Recommend me some good SF involving time travel

I have a fascination for all things time travel. I like my SF to be realistic, plausible, and based on hard science. Based on this, others have recommended Heinlein, but I read “Number of the Beast” and found it rather dull. Others have recommended Larry Niven - has he written any good TT books?

As a genre, I prefer SF that is “reality-based”. i.e., not some weird, distant future that I can’t relate to. One of my favorite time travel movies was “Primer”, which is striking in how banal it is.

Anyone have any favorites they’d recommend?

Pastwatch: The Redemption of Christopher Columbus by Orson Scott Card
Island in the Sea of Time by SM Stirling
Replay by Ken Grimwood
Three very different types of time travel books, each quite good in its own way. Read up on them on to find out more, as I don’t have the energy to give lengthier explanations right now.

Heinlein’s “Door into summer” has a pretty well-done time travel plot halfway through it. Or through the whole book, if you count frozen hibernation as one-way time travel.

Koontz’s “Lightning” is a pretty interesting one too. Basically, time travel only works when going into the future. The Nazis developed it in WWII, and tried using it to gather intel and supplies to win the war. It switches between the early 40’s and present day.

I don’t think Niven has explicitly covered time travel, except for situations from dilation during near-lightspeed travel (which is one-way).

Niven wrote a series of fantasy short stories (under the umbrella category of “Svetz,” the name of his time traveller), all involving time travel.

I’ll second Replay and also mention David Gerrold’s The Man who Folded Himself, Michael Bishop’s No Enemy But Time, John Varley’s Millenneum (don’t see the movie), and Tim Bishop’s The Anubis Gates.

Please don’t let Number of the Beast put you off Heinlein.

If you can find the short stories “By His Bootstraps” and “–All You Zombies–”, they are superb time travel stories.

Varley’s Mammoth just came out. It’s pretty good, and he also has the protaganist take a swipe at Millenium. Funny.

Jack Finney’s Time and Again and From Time to Time.

My favorite time travel stories are L. Sprague de Camp’s Lest Darkness Fall, the best “Modern Man Goes back in Time with modern technology” since Mark Twain’s A Connecticut Yankee in King Arthur’s Court.

I also highly recommend Harry Turtledove’s Guns of the South. Robert Silverburg’s Up the Line is good, too.
Robert L. Forward’s timeMaster was an attempt to write a modern time-travel story consistent with modern physics, by a research physicist. Worth looking into, but not one of my faves.

Oh, yeah – de Camp wrote a Gun for Dinosaur as a response to Bradbury’s The Sound of Thunder (just about to come out as a not-very-faithful movie). It sat on its own for many years, but deCamp finally wrote a series of sequels. They’ve all been collected as the book Rivers of Time.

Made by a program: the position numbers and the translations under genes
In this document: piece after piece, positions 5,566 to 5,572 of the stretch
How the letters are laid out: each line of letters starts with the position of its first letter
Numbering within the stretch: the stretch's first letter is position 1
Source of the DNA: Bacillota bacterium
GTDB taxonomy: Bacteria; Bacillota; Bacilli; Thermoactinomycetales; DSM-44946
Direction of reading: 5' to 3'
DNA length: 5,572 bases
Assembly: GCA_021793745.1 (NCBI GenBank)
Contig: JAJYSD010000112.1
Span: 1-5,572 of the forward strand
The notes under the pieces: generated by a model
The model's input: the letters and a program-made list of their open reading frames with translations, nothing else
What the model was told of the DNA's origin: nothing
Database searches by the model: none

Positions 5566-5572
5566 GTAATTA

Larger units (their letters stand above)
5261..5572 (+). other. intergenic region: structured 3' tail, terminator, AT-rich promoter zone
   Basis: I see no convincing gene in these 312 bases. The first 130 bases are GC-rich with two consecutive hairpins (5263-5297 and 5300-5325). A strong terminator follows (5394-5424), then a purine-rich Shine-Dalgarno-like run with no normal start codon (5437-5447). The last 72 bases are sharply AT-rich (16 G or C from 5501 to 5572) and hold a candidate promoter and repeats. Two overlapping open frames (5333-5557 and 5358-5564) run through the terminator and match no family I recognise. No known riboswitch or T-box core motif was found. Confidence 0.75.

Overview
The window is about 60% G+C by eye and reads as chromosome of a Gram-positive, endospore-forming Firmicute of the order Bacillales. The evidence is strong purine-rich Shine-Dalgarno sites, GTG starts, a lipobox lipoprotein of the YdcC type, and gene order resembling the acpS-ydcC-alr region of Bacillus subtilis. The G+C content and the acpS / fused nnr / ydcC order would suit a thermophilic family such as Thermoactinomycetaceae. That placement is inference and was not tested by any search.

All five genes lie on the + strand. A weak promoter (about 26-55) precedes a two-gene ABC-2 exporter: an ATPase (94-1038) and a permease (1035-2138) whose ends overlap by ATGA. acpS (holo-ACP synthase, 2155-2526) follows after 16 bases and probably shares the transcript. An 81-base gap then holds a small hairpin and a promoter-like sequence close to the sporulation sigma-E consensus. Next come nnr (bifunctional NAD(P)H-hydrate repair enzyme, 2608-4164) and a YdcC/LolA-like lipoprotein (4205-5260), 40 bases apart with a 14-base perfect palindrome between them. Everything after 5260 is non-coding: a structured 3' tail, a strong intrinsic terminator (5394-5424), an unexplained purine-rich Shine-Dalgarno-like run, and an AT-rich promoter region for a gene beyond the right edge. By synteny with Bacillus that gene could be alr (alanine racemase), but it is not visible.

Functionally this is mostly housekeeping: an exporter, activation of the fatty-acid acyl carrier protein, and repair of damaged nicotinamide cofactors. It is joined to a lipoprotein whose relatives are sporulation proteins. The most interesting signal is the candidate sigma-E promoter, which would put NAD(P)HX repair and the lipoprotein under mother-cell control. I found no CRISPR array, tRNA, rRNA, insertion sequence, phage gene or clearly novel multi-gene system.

I also suggest James P. Hogan’s The Proteus Project.

The Anubis Gates is by Tim Powers, not Bishop. I haven’t read it but really liked Powers The Drawing of the Dark and Expiration Date.

BTW, neither The Drawing of the Dark nor Expiration Date involve time travel.

I enjoyed Michael Crichton’s Timeline. The movie version doesn’t do it justice.

Kage Baker’s series about the Company, starting with (and you should definitely start at the beginning) In the Garden of Iden. Pay no mind to the silly title.

Dude, you haven’t read near enough of his stuff.
Not only did he write “The Theory and Practuice of Time Travel” and “Time Travel Using nfinite Rotating Cylinders” (or whatever the title is) , but all of the stories in The Flight of the Horse and Rainbow Mars (there’s a considerable overlap, I’ll grant, but the title story is the important one) are time travel stories.

Why recommend it when you completely spoiled the twist ending?


Well, “Theory and Practice” and “Rotating Cylinders” were essays rather than stories, so I thought they wouldn’t qualify Although now that it’s been mentioned, the Svetz stories are registering a vague familiarity.

Ouch. I thought that was revealed pretty early in the book. My apologies. :smack: :smack: :smack:

Seconded. Jack Finney is the only time-travel writer I can stomach. Look for some of his early short stories, too.

Bzzzt! “Rotating Cylinders” was a story, not an essay. And I’ll let even essays slide by if they’re as entertaining as the two in Niven’s All the Myriad Ways.

Not time travel related but worth a mention is “Man of Steel, Woman of Kleenex” wherein Niven considers the effect of Superman’s supersonic, invulnerable ejaculate upon Lois Lane.

The Time Traveler’s Wife was a pretty good recent one.